A string of finance industry experts give AltAssets’ Karin Wasteson the rundown on what the banking crisis is doing to private equity’s dealmaking dynamics.
Private equity players are increasingly hitting dealmaking hurdles this year as the banking crisis continues to swirl and contagion fears abound.
The surprise failure of tech-focused US bank SVB earlier this month was quickly followed by the fall of 166-year-old European banking major Credit Suisse – and despite guarantees and talk of support from governments, much of the finance industry is on guard trying to gauge which institution could fall next.
While the crisis has been limited to the US and Europe so far, IMF managing director Kristalina Georgieva urged caution during an appearance at the 2023 China Development Forum on March 26, saying uncertainties surrounding the world economy were “exceptionally high”.
Amid the fallout from the pandemic, the war in Ukraine and rate hikes, the World Bank has warned that the economy is at risk of a “lost decade of growth”, with the situation eventually deteriorating if the current turmoil that is going on in the banking sector leads to a global recession.
Indeed, chief economists are now saying a global recession in 2023 is increasingly likely. Global Data published a recent paper showing that M&A and private equity investments fell 71 percent in February this year, compared with the same time a year ago. There were 44 deals in total announced in February 2023 globally, versus 111 a year ago.
One analyst at a large investment bank with global operations, who didn’t want to be named, told AltAssets the decline in credit availability and liquidity has made it more challenging to finance deals and exit investments.
“Other than an overall widening of spreads in the markets, private equity firms are facing reduced availability of credit from banks and other lenders, as many financial institutions have become more cautious in their lending practices,” he said.
“As a result of this, we are increasingly seeing private equity firms relying on their own capital resources to finance deals, which can limit their ability to make large acquisitions. Also, they are turning to continuation funds as a way to manage their assets in the current market environment, waiting for financing markets to reopen and avoiding to sell at a perceived market discount.”
He highlighted the fact that not everyone might be in the same boat this time around, however. “On the banking side, bulge bracket banks are better positioned to support PEs in this banking crisis. Their large balance sheets allow them to absorb losses and manage risks. Because of this, they have more capital and liquidity to fund LBOs, or similar transactions, and this allows [these banks] to maintain their current, while fostering new relationships, with asset managers.”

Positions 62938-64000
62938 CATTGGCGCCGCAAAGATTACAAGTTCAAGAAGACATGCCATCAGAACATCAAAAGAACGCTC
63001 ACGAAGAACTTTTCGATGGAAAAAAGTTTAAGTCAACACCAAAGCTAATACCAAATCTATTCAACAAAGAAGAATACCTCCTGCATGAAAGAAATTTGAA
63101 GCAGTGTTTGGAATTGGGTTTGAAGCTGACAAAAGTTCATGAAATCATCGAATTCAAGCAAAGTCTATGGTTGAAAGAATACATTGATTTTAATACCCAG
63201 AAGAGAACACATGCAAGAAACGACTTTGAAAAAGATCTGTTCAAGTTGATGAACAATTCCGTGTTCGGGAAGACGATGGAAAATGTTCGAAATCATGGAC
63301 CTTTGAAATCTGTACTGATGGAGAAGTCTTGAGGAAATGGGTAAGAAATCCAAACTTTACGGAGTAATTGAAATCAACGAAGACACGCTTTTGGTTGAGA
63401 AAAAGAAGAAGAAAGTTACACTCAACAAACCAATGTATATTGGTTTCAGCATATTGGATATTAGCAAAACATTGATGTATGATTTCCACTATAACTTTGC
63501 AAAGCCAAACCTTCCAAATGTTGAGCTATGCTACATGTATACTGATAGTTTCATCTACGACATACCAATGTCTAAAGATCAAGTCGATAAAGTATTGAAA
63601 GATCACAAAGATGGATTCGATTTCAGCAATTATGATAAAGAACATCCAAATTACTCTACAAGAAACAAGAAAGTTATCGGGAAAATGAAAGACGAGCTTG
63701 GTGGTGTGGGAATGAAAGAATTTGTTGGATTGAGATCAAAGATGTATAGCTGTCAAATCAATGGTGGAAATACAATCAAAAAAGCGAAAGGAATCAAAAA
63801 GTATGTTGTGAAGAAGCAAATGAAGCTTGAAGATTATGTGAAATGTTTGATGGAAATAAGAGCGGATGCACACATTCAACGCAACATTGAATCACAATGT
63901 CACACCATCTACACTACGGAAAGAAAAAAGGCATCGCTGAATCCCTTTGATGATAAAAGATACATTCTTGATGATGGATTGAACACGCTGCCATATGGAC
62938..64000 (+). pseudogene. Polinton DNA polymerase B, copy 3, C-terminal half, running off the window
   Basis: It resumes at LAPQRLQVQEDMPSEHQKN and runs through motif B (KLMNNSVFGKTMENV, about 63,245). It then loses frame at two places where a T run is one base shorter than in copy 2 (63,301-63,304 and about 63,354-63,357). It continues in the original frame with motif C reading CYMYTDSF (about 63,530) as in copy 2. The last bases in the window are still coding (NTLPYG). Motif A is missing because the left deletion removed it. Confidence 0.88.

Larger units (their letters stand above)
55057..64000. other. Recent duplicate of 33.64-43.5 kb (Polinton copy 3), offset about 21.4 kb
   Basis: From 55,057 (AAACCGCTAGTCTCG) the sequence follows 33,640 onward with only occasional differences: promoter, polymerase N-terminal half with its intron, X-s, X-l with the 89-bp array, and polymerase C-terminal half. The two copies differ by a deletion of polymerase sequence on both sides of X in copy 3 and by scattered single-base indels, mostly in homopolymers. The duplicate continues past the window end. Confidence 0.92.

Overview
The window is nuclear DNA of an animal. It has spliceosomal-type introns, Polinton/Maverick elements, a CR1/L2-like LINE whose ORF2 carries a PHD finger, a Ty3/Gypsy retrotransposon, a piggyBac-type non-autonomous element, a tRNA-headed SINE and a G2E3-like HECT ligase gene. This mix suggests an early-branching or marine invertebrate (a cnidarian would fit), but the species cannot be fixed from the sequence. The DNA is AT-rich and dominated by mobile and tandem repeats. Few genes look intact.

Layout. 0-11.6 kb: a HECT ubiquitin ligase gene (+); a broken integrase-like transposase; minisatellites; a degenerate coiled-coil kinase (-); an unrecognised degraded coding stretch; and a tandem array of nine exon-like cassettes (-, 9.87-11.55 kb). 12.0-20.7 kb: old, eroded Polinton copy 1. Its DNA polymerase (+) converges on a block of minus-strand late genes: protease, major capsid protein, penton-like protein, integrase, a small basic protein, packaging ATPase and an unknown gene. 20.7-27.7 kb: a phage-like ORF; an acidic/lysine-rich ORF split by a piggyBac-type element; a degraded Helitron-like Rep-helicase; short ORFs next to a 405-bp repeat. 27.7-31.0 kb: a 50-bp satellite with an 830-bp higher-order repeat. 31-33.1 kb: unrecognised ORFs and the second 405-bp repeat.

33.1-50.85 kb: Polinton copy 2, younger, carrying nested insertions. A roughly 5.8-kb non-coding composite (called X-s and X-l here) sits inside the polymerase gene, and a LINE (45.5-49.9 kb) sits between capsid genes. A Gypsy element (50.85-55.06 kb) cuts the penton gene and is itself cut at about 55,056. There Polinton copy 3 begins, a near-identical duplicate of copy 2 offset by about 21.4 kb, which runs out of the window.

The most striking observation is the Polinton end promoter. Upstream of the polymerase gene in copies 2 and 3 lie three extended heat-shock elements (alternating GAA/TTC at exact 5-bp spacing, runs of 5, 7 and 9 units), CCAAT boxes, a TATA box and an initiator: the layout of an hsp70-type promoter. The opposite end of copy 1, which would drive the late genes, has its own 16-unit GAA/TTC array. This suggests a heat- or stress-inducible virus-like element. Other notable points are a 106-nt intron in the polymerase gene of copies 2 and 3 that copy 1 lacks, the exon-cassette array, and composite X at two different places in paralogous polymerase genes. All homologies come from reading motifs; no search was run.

In other words, some of the US´s largest lenders – including JP Morgan, Citi and Bank of America – will be able to continue to generate fees and profits from private equity transactions, which can be particularly valuable during a period of reduced profitability for the banking industry as a whole, according to the banking analyst.
Radhika Papandreou, managing partner in management consulting firm Korn Ferry’s Chicago office, has said the banking crisis is likely to further depress deal making. “Companies will be reluctant to lever up to buy and sell assets in the space,” she said.
Jeffrey Jones, a managing partner at The Deerborne Group, agreed that the current banking crisis is “absolutely” impacting private equity, as investors are getting “very nervous”.
“Money has gotten way more expensive to get. As such, private equity is holding onto their money and keeping their powder dry. They are telling their portfolio companies to make due with the money they’ve got and to make it last,” he explained.
“But you can only cut back so far. So companies are reducing spending, preserving capital, and laying off workers, the biggest expense on their books, in numbers we haven’t seen in a long time. The work still needs to get done though. Many are starting to outsource which will save them money in the long run.
“With interest rates rising, private equity can just reallocate investment and put it in the bank until the market settles down.”
That strategy relies on the banks still being there when the crisis is over, however. Time will tell if governments and industry majors have done enough to stem the tide.
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